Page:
The consistency checker module 210 includes logic for, among other things, self-consistency checking of preliminary reports 113. The consistency checker module 210 reads entries in the fields of a preliminary report and confirms that the fields are self consistent. For example, assuming the item 102 is an automobile, an inspector might inadvertently populate a field that the automobile has evidence of a front-end collision and populate another field indicating that the paint of the automobile is the factory paint. In this example, the consistency checker module 210 would flag the preliminary report 113. In one embodiment, the consistency checker module 210 correlates information carried in the fields of the preliminary report to determine whether the information is self-consistent. For example, the consistency checker module 210 might correlate the information carried in a “Brake Pedal” field and a “Mileage” field. If the “Brake Pedal” field indicates the brake pedal pad has lots of wear and the “Mileage” field indicates that the mileage on the automobile is low, the consistency checker module 210 would flag the preliminary report because a worn brake pedal pad is indicative of lots of use, which implies high mileage. Another example would be a correlation between a “Key Ignition Switch” field and a “Mileage” field. The amount of scratches around the key ignition switch of an automobile is generally related to the amount of mileage on the automobile—a large number of scratches normally will imply high mileage. It should be noted that in some embodiments, the data collection device 106 includes a consistency checker module.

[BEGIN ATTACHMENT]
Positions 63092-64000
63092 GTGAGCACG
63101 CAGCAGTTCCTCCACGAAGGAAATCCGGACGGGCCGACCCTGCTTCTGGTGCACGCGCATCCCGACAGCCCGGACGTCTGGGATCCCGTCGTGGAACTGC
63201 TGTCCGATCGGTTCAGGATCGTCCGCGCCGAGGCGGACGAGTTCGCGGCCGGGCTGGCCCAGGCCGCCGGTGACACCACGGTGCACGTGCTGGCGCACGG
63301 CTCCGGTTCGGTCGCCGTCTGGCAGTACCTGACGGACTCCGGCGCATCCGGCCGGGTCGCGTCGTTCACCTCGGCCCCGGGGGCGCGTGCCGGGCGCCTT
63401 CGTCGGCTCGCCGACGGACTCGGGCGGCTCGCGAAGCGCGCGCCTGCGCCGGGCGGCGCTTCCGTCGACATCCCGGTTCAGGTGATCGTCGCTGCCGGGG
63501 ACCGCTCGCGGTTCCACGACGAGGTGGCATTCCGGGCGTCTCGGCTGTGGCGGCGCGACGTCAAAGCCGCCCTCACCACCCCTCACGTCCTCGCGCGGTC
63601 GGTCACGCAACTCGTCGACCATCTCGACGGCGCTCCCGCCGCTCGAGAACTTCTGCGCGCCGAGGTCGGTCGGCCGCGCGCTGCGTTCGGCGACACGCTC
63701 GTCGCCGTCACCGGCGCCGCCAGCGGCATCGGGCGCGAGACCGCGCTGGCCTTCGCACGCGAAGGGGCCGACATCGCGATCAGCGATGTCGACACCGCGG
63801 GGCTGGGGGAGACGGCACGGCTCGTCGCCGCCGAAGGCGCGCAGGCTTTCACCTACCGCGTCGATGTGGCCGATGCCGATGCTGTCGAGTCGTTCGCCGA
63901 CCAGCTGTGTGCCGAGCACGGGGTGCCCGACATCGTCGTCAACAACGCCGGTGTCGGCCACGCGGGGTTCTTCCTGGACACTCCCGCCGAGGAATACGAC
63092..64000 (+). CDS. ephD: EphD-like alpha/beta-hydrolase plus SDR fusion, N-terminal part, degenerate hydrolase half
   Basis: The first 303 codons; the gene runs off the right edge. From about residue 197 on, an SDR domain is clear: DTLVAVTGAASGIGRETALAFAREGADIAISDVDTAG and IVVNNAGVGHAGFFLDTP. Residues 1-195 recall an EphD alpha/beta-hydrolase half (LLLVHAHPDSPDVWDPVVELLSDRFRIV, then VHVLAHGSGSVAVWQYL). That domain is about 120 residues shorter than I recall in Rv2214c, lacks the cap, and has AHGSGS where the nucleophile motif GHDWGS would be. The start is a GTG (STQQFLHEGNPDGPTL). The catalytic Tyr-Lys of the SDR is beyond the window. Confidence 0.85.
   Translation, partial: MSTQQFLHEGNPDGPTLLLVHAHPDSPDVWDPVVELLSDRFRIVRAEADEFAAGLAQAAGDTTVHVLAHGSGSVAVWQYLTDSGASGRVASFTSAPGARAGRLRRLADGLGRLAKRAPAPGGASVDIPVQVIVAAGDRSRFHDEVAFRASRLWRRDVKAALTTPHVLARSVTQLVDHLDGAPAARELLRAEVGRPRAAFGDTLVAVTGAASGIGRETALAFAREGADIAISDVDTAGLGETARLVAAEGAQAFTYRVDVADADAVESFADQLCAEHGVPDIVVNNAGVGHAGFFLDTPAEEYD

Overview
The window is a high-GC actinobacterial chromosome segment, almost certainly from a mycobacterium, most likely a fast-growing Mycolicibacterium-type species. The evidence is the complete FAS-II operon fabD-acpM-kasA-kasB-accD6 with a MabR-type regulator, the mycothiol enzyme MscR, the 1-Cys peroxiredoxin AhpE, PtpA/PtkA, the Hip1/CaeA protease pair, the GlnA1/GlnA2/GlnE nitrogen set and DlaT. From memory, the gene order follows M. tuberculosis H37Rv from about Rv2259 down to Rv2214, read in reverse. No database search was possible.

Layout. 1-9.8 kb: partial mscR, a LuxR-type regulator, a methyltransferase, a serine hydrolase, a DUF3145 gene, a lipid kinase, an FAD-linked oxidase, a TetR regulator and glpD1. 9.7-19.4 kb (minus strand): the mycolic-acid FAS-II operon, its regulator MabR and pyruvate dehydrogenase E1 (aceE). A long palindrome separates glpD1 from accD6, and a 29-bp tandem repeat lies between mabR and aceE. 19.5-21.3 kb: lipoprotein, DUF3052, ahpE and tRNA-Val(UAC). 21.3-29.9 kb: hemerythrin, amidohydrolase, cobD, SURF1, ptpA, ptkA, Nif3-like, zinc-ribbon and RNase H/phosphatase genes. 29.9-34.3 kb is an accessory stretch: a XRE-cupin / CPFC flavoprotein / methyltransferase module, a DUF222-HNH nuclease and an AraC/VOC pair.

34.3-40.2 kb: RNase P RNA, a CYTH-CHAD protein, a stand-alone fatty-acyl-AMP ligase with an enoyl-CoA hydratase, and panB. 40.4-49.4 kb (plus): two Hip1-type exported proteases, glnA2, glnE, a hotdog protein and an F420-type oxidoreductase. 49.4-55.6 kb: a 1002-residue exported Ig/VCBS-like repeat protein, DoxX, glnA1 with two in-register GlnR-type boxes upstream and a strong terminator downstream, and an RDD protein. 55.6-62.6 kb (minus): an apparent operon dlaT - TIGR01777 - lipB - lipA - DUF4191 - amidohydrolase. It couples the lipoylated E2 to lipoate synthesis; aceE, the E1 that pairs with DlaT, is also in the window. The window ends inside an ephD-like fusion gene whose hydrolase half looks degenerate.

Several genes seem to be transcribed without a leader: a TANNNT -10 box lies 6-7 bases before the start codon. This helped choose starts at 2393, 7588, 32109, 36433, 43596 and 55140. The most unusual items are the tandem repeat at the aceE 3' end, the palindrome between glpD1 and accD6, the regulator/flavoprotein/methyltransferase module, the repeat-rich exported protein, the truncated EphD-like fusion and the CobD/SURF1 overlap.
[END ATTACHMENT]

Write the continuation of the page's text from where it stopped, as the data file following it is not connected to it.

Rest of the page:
In some embodiments, the consistency checker module 210 includes the logic for comparing information carried in the fields of preliminary reports 113 with other (external) information, i.e., information that is outside of the preliminary reports. For example, the consistency checker module 210 can compare the information in a preliminary report 113 with information included in an item-history 122. If the consistency checker module 210 determines the information in the preliminary report 113 is not consistent with external information, then the consistency checker module 210 flags the preliminary report 113.

In some embodiments, when a preliminary report of an item 102 is flagged, the item 102 or selected components of the item are re-inspected. The consistency checker module 210 provides an alert when a preliminary report is flagged.

The report compiler module 212 receives preliminary reports 113 and compiles them into the inspection report 116. In some embodiments, the compiler module 212 uses preliminary reports 113 and item-history reports when compiling the inspection report 116. The report compiler module 212 can include the logic for providing the inspection report 116 to a computer system or other electronic device such as a Personal Digital Assistant, cell phone, printer, etc.

In yet another embodiment, the computer system 202 includes a database 222 of inspection reports and an analyzer module 224. The analyzer module 224 includes the logic for processing the inspection reports in the database 222 and determining correlations between fields in the inspection reports. For example, the information carried in the fields of the inspection reports are given numeric values, and the analyzer module includes statistical analysis modules. The statistical analysis modules are then applied to determine correlations between the fields. When correlations between two or more fields are found, the consistency checker module 210 is up-dated to check the consistency of those fields in light of their correlation.

Data Collection Device: